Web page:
Facets of a Muse

Examining the guiding genius of writers everywhere

Writing Retreats and Happy Places

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I just read an article that got me thinking about writing retreats and mental vacations (hey, no comments about absent minds ๐Ÿ˜‰ ). It’s about happy places and why people consider those locales their very own Happy Place. Which just led me to think about writing retreats, including DIY writing retreats (great post here).

Which leads me to think about my own DIY writing retreat (pay no attention to the Muse laughing in the background). Living out in the country, about a mile and a half outside a small rural farming community, is nice in the respect that there’s less “urban noise”, and more greenery. On the other hand, not having a good office to myself for writing is something I’ve learned to deal with, and the reason I turn a nice shade of green when I hear about my writing friends spending hours in their office. With a “Do Not Disturb” note on the door (which, I understand, cats have a peculiar way of ignoring).

I have an opportunity to acquire a nice-sized (15′ x 8′) playhouse someone is selling. It’s 2×4 construction, with siding and two windows and enough room for an overnight siesta. Oh, to have a writing shack! We’d have to tuck it into the edge of the grove, yet close enough to the house so distance isn’t an excuse to avoid the trek. So why hesitate? My other half is known to absorb storage space like a thirsty sponge. The 15×8 space might just be too much of a temptation to put stuff there. Oh, and the $. It’s a reasonable price considering the size and construction, but I happened to come into very close contact with a deer this winter, so we need to replace/repair that vehicle.

Still, sooo tempting. And the seller has equipment to move it. And it’s just on the other side of town. So I’m rereading the DIY writing retreat article and writing my pro/con list. I wonder if I could deduct it as an expense on next year’s taxes…

Are you fortunate enough to have a place of your own to write, where it’s your territory? Is it an office? Writing shack? Rapunzel tower (my hubby promised me one of these, but I suspect my hair will be as long as hers before I get it)? Do you head to a hotel for a weekend when you really need to focus on getting those 20,000 words done? Another author I follow has a writing cabin complete with helipad (though I suspect that’s more happy place than real place)(Hope you don’t mind the mention, Craig). Maybe the real question is: does your Muse has his/her own room in your writing space?

Speaking of my Muse, he eased up when I told him I needed to finish revisions on another WIP before we got too deep into brainstorming. Right now he’s kicked back in the corner pretending he’s dozing, but he’s got my notebook and pencil at the ready.

May you enjoy a writing space that doubles as your happy space!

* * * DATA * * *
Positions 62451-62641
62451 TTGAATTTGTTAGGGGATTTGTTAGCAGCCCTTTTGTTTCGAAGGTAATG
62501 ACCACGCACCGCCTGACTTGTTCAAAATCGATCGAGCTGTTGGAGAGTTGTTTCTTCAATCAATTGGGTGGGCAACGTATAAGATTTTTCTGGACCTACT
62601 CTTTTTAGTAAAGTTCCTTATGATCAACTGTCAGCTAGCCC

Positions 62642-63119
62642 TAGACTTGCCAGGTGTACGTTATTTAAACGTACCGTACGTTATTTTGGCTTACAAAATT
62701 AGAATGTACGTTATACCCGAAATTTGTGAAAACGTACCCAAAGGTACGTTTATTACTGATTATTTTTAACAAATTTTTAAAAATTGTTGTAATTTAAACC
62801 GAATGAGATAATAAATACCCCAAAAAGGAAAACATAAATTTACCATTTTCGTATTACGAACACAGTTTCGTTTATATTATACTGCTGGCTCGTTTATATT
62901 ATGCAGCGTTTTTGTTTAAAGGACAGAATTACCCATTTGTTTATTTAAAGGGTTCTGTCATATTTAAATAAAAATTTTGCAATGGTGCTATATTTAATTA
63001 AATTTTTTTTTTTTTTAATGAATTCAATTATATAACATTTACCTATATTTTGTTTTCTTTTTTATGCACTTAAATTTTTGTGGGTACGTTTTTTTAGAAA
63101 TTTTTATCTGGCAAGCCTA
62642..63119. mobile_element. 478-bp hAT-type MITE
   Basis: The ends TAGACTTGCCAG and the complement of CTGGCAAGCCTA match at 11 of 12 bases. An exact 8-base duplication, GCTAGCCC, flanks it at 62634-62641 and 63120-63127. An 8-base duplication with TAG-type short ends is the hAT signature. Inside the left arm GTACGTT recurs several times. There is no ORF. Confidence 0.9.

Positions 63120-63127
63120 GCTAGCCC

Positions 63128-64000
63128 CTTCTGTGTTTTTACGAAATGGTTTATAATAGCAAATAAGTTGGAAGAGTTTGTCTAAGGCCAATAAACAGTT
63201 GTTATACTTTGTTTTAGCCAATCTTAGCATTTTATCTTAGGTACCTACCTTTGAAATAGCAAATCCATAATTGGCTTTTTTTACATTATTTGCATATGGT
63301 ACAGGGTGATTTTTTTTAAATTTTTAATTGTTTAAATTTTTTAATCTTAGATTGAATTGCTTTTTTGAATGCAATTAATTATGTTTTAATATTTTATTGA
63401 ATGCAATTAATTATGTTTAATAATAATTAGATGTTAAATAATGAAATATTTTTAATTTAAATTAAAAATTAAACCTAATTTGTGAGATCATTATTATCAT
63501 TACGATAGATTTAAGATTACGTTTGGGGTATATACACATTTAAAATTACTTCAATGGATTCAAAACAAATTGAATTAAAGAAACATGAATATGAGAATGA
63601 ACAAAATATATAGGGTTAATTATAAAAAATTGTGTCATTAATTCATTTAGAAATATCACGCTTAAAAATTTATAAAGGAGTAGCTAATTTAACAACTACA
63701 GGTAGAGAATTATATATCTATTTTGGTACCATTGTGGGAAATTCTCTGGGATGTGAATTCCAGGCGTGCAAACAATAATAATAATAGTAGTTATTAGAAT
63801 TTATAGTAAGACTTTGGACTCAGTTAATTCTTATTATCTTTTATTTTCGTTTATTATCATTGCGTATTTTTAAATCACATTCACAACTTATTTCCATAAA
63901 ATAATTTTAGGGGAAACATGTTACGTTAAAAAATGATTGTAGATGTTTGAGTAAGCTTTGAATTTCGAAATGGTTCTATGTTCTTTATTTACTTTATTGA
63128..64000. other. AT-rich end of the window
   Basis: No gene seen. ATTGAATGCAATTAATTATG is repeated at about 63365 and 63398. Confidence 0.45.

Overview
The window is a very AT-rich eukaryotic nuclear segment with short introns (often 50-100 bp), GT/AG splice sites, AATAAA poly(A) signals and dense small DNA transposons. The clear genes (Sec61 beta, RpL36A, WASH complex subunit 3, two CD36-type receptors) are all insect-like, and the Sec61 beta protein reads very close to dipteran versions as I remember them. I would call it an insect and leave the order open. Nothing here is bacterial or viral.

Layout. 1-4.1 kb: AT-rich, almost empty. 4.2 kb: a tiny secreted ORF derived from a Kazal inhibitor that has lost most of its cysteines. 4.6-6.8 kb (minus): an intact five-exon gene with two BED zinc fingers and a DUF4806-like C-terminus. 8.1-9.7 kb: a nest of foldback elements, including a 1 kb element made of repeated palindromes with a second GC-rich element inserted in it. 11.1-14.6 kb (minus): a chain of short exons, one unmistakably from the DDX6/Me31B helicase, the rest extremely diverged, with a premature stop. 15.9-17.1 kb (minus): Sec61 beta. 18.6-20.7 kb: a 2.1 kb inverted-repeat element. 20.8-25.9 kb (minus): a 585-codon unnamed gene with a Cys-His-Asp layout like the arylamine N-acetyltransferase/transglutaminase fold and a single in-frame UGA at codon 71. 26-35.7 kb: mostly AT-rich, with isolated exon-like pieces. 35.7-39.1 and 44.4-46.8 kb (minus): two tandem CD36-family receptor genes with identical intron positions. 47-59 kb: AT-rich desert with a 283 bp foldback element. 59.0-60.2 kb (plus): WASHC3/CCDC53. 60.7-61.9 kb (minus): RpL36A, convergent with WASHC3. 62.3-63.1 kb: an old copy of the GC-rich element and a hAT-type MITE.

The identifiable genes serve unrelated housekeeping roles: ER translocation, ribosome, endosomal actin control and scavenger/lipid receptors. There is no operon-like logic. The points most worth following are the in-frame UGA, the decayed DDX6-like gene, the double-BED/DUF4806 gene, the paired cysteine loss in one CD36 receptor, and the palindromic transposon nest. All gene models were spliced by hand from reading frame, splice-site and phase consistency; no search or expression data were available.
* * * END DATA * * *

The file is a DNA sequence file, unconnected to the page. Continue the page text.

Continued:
Oh, BTW, my writing teacher’s third book in her Door County series,ย Five-Alarm Fudge, is released today! Way to go, Chris!

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Author: Julie Holmes, author

Pen names: J. M. Holmes, J. M. Goebel A fiction writer since elementary school (many years ago), and NaNoWriMo annual participant for a decade, I've been published in small press magazines such as "Fighting Chance" and "The Galactic Citizen". I write adult mystery with a touch of romance, mystery with extrasensory elements, contemporary fantasy, and epic fantasy, and I'm represented by the fabulous Cynthia Zigmund of Second City Publishing Services. In real life, I am a technical writer with a family of two teens, a wonderful hubby, one cat (what writer doesn't have cats??), two dogs, four chickens, and more chipmunks, squirrels, and rabbits than any garden should have to deal with. My garden, our hobby farm, and Nature's annual seasons are some of my muses.

9 thoughts on “Writing Retreats and Happy Places

  1. That’s awesome. The writing cabin is a state of mind. I can lug my iPad wherever I like.

    Liked by 1 person

  2. Ah, that would be lovely to have a dedicated writing space, but I’m happy right now just to have a dedicated writing time–AKA the munchkin’s nap time. The second she’s asleep, all other work is put on hold and I write. I don’t know what I’m going to do when she decides she doesn’t need naps anymore!

    Liked by 1 person

    • Ah, yes, I remember those days. I stopped calling it “nap” time, and started calling it “quiet” time. My rule is the kids can go upstairs (to their rooms) or outside, but they have to be quiet for an hour. They can do whatever they want (within reason, of course!) as long as they’re quiet. Then I write. My kids are 17 and 14, and I still enforce quiet time. ๐Ÿ™‚

      I also get up an hour before they’re allowed to come downstairs in the morning (they can be up, just not downstairs where I am) to write. Of course, it always works better when I’ve actually gotten some sleep! Good luck!

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  3. I have a room over my husband’s workshop. I painted it in jewel tones and I have stones and shells I’ve collected. I open the windows and hummingbirds come in and hover over my head. The wall hum because they are full of honey bees. The only thing I don’t like about it is the bat poop from my latest roommate:)

    Liked by 1 person

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